ROCKFORD, Ill. (CN) – A woman claims a police officer misappropriated and used for his own gain a video depicting cops choking her and shooting her in the neck with a Taser gun as she sat handcuffed to a bench in the South Beloit Police Department booking room.
Veronica McIntyre sued the city and three of its police officers, including Brad McCaslin, whom she says shot her with the Taser, then got his hands on the video “depicting the image of the plaintiff and appropriated it for his own commercial benefit.”
She also sued Officer Tom Fearn, whom she says abused her by “pushing her onto a bench, choking her, and holding her down on the bench.”
And she sued Officer Sandy Messenger, whom she accuses of failing to intervene.
In her federal complaint, McIntyre says she was arrested on March 8, 2008 after McCaslin “responded to a call for assistance” at her home.
He arrested her and took her to the Police Department, where she was “handcuffed and secured to a bench in the booking room,” according to the complaint.
She says Fearn abused her as she sat there, handcuffed, and that McCaslin Tasered her.
The chronology in the complaint is confusing, and may be erroneous.
After stating that the incident happened on March 8, the complaint states: “That on or about May 8, 2008, a video was recorded at the South Beloit Police Department depicting the image of the plaintiff.”
The complaint then continues to refer to the incident as happening on May 8, 2008 – not in March.
McCaslin is accused of misappropriating the video for his own gain just under 2 years later: “On or before April 27, 2010, Defendant McCaslin obtained a copy of the video depicting the image of the plaintiff and appropriated it for his own commercial benefit, professional benefit, and other pecuniary gain,” the complaint states.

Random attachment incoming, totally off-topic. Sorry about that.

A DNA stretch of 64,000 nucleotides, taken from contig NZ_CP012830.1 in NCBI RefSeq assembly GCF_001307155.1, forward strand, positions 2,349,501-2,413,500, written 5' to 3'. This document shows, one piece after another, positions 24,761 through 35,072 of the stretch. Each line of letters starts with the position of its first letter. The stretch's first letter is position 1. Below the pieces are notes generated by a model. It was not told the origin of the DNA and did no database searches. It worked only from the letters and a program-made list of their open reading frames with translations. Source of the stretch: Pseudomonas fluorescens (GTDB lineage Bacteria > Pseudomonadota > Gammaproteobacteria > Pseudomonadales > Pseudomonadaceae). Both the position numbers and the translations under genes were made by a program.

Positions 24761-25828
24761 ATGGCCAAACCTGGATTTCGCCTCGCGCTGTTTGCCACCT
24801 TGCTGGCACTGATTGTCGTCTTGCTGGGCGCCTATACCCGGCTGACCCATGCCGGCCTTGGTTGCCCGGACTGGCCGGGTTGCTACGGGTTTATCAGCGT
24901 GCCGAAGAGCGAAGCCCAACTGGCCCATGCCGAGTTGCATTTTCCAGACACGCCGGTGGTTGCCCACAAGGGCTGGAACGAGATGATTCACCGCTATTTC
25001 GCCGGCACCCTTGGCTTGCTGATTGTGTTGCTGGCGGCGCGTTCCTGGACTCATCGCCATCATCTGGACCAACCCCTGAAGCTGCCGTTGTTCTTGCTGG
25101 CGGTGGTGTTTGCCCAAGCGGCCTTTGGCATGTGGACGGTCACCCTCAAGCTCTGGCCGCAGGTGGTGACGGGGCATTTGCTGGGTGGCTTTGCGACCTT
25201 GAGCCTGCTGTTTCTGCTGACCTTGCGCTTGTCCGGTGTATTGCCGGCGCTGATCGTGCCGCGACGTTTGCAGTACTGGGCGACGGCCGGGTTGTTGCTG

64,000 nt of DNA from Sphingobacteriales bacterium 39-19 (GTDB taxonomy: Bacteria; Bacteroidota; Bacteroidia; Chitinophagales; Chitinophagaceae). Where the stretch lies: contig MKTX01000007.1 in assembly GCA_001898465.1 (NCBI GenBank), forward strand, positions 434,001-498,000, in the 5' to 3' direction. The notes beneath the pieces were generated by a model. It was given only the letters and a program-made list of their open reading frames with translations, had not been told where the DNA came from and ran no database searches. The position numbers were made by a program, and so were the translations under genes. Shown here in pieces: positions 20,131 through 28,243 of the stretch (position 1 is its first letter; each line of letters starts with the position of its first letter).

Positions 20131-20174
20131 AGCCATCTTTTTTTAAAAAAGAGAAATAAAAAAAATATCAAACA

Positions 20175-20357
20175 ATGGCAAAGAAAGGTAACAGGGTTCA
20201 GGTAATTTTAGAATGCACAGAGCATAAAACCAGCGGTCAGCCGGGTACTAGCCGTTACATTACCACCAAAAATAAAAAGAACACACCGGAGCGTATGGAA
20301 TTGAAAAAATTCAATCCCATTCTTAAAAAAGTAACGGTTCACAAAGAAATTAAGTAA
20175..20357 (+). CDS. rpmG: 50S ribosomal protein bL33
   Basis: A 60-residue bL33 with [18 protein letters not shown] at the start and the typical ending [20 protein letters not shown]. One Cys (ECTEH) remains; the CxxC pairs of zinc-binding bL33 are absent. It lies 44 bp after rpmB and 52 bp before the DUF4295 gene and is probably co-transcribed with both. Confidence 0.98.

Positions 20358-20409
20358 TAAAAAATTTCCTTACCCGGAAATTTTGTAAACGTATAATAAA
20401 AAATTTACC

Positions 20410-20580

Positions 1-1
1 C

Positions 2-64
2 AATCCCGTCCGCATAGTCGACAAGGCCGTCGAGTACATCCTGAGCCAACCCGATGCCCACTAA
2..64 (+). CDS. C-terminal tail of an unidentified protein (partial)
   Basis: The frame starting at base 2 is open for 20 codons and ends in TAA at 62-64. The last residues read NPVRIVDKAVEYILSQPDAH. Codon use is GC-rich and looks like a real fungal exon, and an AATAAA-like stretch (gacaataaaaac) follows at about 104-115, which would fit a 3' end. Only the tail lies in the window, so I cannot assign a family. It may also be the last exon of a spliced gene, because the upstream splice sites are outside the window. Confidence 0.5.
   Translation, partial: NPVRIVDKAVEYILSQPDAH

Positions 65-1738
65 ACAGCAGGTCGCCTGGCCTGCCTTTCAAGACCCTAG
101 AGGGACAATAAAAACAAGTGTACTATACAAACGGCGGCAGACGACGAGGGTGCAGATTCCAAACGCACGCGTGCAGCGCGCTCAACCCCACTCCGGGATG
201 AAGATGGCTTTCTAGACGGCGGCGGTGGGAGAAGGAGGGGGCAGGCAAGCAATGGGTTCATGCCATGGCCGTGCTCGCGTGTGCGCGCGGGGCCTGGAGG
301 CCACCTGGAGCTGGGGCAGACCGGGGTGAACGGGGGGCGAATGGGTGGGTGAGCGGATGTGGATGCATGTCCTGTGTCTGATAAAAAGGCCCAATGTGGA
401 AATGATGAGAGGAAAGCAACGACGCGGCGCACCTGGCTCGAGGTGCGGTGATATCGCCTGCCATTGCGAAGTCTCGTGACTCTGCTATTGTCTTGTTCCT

It continues: “Said use of the image of the plaintiff was done without her consent.
“On or about April 27, 2010, Defendant McCaslin obtained financial and other compensation through his use of the video depicting the image of the plaintiff.
“The above described reckless and/or intentional misappropriation of the plaintiff’s likeness constituted an invasion of her privacy which was done in willful and wanton disregard of her privacy rights.”
McIntyre claims McCaslin used the video “to falsely claim retaliation and protected status as a whistleblower and seek financial and other professional gains from the City of South Beloit, believing that they would concede to his demands to minimize their exposure to liability as a result of the May 8, 2008 incident.”
McCaslin was suspended in 2009 for trying to fix a friend’s speeding ticket, according to the Rockford Register Star newspaper. He threatened to sue the city for whistleblower violations and received a $70,000 settlement in exchange for McIntyre’s arrest video, according to the Register Star’s January report.
The South Beloit Police Department fired McCaslin in April for reasons that were not made public, the Star Register reported on April 22.
McIntyre seeks damages for excessive force, failure to intervene, invasion of privacy and infliction of emotional distress.
She is represented by Patrick Moore with Sreenan & Cain of Rockford.